The current study encountered several challenges and limitations. First, data collection occurred during the nation’s second and third waves of the COVID-19 pandemic surges. Not only did the safety and protection of the research staff have to be the priority of fieldwork, but also many of our community contacts were temporarily or permanently unavailable during fieldwork.
Second, our hybrid sampling strategy was compromised by a lack of contact with venues drawn initially. In addition, because of the unique nature and heightened trafficking risk expected of residents in the Hout Bay informal settlement area, close to 35% were recruited in the area. Meaningful weights could not be constructed because population mobility is extremely high and not well reflected even in the most recent census of 2020, thus limiting the generalisability of the findings.
Third, invaluable assistance from the US government and the governmental body of South Africa specialising in TIP counter measures did not result in improving the research team’s ability to collect survey data using a more systematic sampling method. This might reflect the nascent stage of TIP community research in South Africa. In fact, we observed that community residents were either unaware of human trafficking or not connecting the term ‘human trafficking’ to a severe form of human exploitation that can happen to them or that may have happened to them.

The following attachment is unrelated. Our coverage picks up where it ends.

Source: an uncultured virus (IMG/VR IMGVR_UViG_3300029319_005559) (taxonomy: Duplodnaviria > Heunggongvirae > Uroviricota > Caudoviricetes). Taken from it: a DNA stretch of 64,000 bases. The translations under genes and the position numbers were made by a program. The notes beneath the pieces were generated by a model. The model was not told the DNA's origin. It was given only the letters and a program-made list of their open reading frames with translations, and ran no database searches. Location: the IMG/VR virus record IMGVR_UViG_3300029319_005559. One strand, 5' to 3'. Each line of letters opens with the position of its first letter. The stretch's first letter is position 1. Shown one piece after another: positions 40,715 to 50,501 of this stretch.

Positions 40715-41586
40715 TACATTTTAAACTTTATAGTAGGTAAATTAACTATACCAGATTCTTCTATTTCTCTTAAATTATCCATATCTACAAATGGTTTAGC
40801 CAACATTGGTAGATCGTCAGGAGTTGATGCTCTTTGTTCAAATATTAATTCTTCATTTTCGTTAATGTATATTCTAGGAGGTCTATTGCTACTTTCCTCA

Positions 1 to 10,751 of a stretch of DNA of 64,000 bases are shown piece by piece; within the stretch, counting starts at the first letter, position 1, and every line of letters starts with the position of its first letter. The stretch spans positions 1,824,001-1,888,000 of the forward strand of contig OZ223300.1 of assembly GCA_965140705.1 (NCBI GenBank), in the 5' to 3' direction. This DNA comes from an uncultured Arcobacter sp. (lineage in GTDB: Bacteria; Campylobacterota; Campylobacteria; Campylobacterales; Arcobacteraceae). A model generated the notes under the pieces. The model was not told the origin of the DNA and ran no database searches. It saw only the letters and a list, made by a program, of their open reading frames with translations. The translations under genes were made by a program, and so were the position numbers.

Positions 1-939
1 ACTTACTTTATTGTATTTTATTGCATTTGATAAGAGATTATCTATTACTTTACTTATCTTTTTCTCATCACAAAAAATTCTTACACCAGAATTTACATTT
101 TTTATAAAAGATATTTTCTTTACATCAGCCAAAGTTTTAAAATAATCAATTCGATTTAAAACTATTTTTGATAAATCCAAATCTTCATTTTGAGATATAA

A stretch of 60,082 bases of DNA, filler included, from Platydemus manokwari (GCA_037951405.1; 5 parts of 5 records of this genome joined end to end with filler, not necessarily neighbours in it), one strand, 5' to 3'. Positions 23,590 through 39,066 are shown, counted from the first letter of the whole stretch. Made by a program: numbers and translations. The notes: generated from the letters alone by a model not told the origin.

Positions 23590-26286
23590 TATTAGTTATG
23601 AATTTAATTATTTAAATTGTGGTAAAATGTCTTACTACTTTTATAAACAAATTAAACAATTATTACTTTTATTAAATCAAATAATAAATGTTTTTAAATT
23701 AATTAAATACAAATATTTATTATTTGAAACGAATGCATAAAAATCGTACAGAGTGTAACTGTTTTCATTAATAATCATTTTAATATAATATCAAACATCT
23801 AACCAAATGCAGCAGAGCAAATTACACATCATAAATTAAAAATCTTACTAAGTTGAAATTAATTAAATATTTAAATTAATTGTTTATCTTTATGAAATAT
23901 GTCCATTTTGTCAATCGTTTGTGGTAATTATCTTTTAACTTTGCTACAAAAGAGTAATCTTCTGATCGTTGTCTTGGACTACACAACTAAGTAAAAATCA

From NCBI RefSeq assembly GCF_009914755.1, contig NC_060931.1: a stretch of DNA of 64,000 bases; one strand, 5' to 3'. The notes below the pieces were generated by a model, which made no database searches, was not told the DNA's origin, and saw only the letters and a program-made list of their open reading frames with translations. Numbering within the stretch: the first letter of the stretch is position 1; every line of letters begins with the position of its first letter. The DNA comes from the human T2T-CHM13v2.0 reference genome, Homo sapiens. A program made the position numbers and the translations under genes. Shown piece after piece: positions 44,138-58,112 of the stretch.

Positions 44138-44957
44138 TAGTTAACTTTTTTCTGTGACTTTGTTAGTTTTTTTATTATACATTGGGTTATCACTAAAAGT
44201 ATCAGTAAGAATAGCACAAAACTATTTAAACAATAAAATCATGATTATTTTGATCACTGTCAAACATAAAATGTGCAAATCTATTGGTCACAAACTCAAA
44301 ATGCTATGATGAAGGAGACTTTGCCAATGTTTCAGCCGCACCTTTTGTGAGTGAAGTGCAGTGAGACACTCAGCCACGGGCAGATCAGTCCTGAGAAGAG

Fourth, only a limited number of the PRIF statistical definition indicators could be used in the current study. Ideally, TIP questions should be derived first from the PRIF indicators, not the other way around. That being said, such a screener first needs to be validated prior to commencing a large-scale community research. Furthermore, the PRIF statistical definitions have not been validated either. More work is needed to cross-validate the statistical definitions and TIP screener questions simultaneously.